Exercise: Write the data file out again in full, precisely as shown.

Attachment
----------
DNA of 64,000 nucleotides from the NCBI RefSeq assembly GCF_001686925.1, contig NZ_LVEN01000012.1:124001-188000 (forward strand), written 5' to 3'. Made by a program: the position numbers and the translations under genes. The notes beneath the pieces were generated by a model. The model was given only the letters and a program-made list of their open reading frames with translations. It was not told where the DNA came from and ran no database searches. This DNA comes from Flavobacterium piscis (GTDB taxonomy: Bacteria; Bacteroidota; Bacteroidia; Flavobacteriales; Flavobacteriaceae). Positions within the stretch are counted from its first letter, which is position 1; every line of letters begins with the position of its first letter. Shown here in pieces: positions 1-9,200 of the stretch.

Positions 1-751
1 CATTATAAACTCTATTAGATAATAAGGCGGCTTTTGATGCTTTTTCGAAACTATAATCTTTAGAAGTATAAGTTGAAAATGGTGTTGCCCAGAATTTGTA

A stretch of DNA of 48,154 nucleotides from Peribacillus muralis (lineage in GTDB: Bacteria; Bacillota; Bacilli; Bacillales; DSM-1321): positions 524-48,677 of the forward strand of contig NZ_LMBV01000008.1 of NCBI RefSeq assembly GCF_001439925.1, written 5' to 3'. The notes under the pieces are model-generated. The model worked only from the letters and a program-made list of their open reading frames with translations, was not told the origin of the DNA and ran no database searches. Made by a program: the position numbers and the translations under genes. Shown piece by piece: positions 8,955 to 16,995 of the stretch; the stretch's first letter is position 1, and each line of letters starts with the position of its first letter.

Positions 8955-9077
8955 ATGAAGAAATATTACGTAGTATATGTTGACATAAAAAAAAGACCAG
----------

DNA of 64,000 nucleotides from the NCBI RefSeq assembly GCF_001686925.1, contig NZ_LVEN01000012.1:124001-188000 (forward strand), written 5' to 3'. Made by a program: the position numbers and the translations under genes. The notes beneath the pieces were generated by a model. The model was given only the letters and a program-made list of their open reading frames with translations. It was not told where the DNA came from and ran no database searches. This DNA comes from Flavobacterium piscis (GTDB taxonomy: Bacteria; Bacteroidota; Bacteroidia; Flavobacteriales; Flavobacteriaceae). Positions within the stretch are counted from its first letter, which is position 1; every line of letters begins with the position of its first letter. Shown here in pieces: positions 1-9,200 of the stretch.

Positions 1-751
1 CATTATAAACTCTATTAGATAATAAGGCGGCTTTTGATGCTTTTTCGAAACTATAATCTTTAGAAGTATAAGTTGAAAATGGTGTTGCCCAGAATTTGTA

A stretch of DNA of 48,154 nucleotides from Peribacillus muralis (lineage in GTDB: Bacteria; Bacillota; Bacilli; Bacillales; DSM-1321): positions 524-48,677 of the forward strand of contig NZ_LMBV01000008.1 of NCBI RefSeq assembly GCF_001439925.1, written 5' to 3'. The notes under the pieces are model-generated. The model worked only from the letters and a program-made list of their open reading frames with translations, was not told the origin of the DNA and ran no database searches. Made by a program: the position numbers and the translations under genes. Shown piece by piece: positions 8,955 to 16,995 of the stretch; the stretch's first letter is position 1, and each line of letters starts with the position of its first letter.

Positions 8955-9077
8955 ATGAAGAAATATTACGTAGTATATGTTGACATAAAAAAAAGACCAG